Brenda Lee takes on the classics in Five O’clock Bells

Whitehorse jazz guitarist and vocalist Brenda Lee recently released her first album, a collection of jazz standards, called Five O’ Clock Bells.

Originally from Northern Ontario, Brenda Lee Katerenchuk grew up in a musical family. Her father was a professional drummer and her mother was a ballroom dance teacher. She went on to study classical guitar at Queen’s University.

In 2000, she performed the Arctic Winter Games theme, “Seize the Spirit,” and in 2010 she participated in the Yukon Olympic anthem, “Live in Peace.

Brenda Lee’s new release, Five O’clock Bells features a tight trio of musicians with Rob Bergman on bass, Lonnie Powell on drums and Andrea McColeman on piano and accordion.

With her emotionally expressive vocals and equally expressive guitar picking, the album feels like a love affair with these songs. The soft arrangements give the album an intimate feeling, as if the band is performing for you alone.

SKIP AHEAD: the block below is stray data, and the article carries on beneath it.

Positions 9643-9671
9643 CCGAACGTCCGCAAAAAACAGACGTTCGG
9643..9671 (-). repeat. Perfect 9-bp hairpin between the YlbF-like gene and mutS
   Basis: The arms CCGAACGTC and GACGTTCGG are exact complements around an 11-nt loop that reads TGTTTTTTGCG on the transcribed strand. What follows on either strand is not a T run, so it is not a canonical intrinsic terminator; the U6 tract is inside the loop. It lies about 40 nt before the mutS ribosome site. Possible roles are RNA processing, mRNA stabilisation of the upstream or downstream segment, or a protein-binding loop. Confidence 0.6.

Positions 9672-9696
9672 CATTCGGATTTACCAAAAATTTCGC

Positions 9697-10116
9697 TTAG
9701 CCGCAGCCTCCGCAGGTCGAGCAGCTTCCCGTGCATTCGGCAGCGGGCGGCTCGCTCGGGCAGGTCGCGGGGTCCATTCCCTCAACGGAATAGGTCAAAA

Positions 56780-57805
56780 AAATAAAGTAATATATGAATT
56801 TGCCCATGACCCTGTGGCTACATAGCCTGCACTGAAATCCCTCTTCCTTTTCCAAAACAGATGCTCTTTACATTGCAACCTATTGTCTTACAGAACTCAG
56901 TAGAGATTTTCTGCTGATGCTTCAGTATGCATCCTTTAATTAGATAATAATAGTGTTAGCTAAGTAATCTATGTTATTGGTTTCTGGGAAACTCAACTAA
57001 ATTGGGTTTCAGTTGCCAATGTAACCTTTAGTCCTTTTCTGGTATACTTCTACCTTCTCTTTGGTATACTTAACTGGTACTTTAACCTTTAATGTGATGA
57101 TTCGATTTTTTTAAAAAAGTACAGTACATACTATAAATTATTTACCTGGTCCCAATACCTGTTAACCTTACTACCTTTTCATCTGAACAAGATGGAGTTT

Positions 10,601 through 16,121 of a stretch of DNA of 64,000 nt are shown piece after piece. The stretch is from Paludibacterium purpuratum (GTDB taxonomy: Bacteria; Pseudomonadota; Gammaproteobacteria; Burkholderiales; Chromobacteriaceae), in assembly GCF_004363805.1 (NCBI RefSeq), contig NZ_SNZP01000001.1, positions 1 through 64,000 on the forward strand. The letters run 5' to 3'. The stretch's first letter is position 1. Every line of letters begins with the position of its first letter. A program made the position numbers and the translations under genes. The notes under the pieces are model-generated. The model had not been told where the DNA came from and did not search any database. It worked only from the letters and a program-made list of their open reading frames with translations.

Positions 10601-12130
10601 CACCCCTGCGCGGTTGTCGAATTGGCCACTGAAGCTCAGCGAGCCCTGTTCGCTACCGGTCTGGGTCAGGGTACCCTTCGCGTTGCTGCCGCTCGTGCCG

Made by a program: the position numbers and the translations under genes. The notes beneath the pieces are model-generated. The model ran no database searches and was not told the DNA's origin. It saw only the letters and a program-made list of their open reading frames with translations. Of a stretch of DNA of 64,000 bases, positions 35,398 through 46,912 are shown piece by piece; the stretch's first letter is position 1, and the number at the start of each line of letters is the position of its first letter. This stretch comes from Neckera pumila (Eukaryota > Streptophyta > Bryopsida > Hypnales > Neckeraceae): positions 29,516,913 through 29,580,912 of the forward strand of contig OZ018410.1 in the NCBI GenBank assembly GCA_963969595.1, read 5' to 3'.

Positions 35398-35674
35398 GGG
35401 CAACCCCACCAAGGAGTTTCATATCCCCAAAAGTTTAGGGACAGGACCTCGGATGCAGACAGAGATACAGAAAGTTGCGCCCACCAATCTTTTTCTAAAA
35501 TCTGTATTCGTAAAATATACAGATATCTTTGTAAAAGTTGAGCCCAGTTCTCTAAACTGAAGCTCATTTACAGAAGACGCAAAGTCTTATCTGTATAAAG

Brenda Lee’s vocals are equally adept at bringing out the hurt in “Lady Sings the Blues” and “Good Morning Heartache,” as well as the fun of “Walking Stick.

Songs like “Blue Moon” and “Five O’clock Blues” feature the strong pairing of McColeman’s piano with Lee’s guitar, exchanging riffs without overpowering each other. In fact, the first notes on the album come from the piano, followed by some light touches from guitar, before Lee begins her first solo.

Relegated to the background, keeping a steady rhythm, are Bergman and Powell. They provide a firm foundation for the rest for rest of the band.

McColeman’s choice of accordion on “Crazy, Comes Love” and “My Walking Stick” adds a dusky cabaret feeling and helps bring Lee’s delicate guitar picking to the fore.

The album could almost be considered a duet between McColeman and Lee. The solos play off each other, as on Blue Moon, where the guitar starts and piano finishes.

The challenge with recording an album of standards, even for seasoned professionals like Holly Cole, Harry Connick or Diana Krall, is making the songs distinct. It’s difficult to hear these songs without unconsciously measuring them against Billie Holiday, Chet Baker and Patsy Cline.

While Lee’s vocals are both powerful and delicate, it’s on the more contemporary songs like “Five O’clock Bells” that she differentiates herself from the crowd. As good as McColeman is, more guitar solos at the expense of the piano would raise Lee to the level she deserves.

Outstanding tracks: Five O’clock Bells, There Goes My Heart

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